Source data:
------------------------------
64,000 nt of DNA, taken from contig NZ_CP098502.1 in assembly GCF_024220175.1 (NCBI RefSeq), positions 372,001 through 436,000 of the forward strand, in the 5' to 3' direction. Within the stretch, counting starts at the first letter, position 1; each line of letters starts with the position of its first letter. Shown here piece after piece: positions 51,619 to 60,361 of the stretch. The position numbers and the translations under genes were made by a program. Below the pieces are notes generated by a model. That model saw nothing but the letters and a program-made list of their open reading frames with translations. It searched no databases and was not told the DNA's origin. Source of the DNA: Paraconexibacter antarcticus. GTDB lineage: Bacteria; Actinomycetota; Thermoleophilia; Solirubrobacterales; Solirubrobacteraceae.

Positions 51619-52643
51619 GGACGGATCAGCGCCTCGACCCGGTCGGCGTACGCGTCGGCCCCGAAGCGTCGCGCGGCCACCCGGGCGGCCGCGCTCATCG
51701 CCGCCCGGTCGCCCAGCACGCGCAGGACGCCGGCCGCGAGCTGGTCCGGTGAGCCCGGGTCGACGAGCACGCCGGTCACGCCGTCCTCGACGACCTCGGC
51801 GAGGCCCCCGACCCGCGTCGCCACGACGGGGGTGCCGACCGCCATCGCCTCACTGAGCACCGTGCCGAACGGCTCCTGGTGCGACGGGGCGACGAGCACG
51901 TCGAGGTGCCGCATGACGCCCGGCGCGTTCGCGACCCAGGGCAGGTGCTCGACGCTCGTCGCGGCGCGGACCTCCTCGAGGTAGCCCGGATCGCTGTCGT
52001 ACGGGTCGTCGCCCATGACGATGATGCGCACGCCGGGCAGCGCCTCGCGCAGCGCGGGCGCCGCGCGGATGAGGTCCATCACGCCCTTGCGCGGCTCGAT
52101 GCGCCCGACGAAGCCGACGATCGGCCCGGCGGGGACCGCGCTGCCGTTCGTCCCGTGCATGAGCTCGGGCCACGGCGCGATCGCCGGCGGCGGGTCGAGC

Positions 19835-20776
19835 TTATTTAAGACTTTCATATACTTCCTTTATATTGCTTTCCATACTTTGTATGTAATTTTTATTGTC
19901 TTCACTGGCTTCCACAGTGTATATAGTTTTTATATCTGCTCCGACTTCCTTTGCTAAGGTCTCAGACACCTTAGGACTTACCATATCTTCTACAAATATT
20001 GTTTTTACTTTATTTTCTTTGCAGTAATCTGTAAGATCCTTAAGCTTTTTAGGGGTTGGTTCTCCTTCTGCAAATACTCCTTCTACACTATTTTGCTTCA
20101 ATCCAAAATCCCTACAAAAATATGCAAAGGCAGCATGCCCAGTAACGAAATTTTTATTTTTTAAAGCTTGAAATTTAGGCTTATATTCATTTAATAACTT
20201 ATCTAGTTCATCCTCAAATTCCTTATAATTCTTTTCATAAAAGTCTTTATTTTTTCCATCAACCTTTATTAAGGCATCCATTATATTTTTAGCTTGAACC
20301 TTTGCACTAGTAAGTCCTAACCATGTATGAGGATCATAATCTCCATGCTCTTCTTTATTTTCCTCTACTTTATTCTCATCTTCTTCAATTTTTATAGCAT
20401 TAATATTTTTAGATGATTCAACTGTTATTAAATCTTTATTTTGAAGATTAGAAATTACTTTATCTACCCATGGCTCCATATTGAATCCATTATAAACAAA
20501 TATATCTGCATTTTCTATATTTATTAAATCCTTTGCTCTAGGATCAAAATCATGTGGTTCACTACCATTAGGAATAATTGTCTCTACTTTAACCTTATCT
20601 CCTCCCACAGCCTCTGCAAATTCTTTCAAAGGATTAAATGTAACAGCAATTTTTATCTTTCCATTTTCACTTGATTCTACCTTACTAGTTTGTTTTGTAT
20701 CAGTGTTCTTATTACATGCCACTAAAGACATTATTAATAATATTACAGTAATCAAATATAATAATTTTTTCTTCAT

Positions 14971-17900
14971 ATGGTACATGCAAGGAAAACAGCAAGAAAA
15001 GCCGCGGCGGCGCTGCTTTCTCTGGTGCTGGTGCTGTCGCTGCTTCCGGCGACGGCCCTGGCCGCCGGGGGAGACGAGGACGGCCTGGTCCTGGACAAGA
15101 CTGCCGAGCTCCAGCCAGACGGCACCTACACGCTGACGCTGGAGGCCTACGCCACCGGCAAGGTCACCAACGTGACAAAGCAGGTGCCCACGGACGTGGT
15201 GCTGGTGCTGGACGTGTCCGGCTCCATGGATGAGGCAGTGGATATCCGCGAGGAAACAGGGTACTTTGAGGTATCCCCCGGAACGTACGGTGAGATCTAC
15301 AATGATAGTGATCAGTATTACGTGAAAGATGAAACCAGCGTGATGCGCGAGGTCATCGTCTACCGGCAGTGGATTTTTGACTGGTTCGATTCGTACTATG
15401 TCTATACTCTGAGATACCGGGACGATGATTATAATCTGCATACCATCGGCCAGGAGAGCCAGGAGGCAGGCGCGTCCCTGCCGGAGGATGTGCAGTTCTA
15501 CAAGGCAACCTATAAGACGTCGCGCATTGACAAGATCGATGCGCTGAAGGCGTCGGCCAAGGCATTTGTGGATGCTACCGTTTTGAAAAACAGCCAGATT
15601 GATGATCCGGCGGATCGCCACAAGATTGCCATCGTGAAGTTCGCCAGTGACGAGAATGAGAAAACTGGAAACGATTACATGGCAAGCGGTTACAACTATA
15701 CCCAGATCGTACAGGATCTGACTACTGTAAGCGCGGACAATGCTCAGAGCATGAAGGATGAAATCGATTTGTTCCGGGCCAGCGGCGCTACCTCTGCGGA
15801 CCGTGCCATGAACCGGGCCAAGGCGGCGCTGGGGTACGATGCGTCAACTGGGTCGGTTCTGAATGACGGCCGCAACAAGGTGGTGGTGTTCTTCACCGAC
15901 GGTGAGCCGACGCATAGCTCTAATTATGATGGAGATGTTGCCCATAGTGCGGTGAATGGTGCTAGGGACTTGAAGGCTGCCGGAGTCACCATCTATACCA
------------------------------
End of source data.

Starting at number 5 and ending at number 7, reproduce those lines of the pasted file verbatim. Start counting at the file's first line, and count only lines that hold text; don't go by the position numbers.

51801 GAGGCCCCCGACCCGCGTCGCCACGACGGGGGTGCCGACCGCCATCGCCTCACTGAGCACCGTGCCGAACGGCTCCTGGTGCGACGGGGCGACGAGCACG
51901 TCGAGGTGCCGCATGACGCCCGGCGCGTTCGCGACCCAGGGCAGGTGCTCGACGCTCGTCGCGGCGCGGACCTCCTCGAGGTAGCCCGGATCGCTGTCGT
52001 ACGGGTCGTCGCCCATGACGATGATGCGCACGCCGGGCAGCGCCTCGCGCAGCGCGGGCGCCGCGCGGATGAGGTCCATCACGCCCTTGCGCGGCTCGAT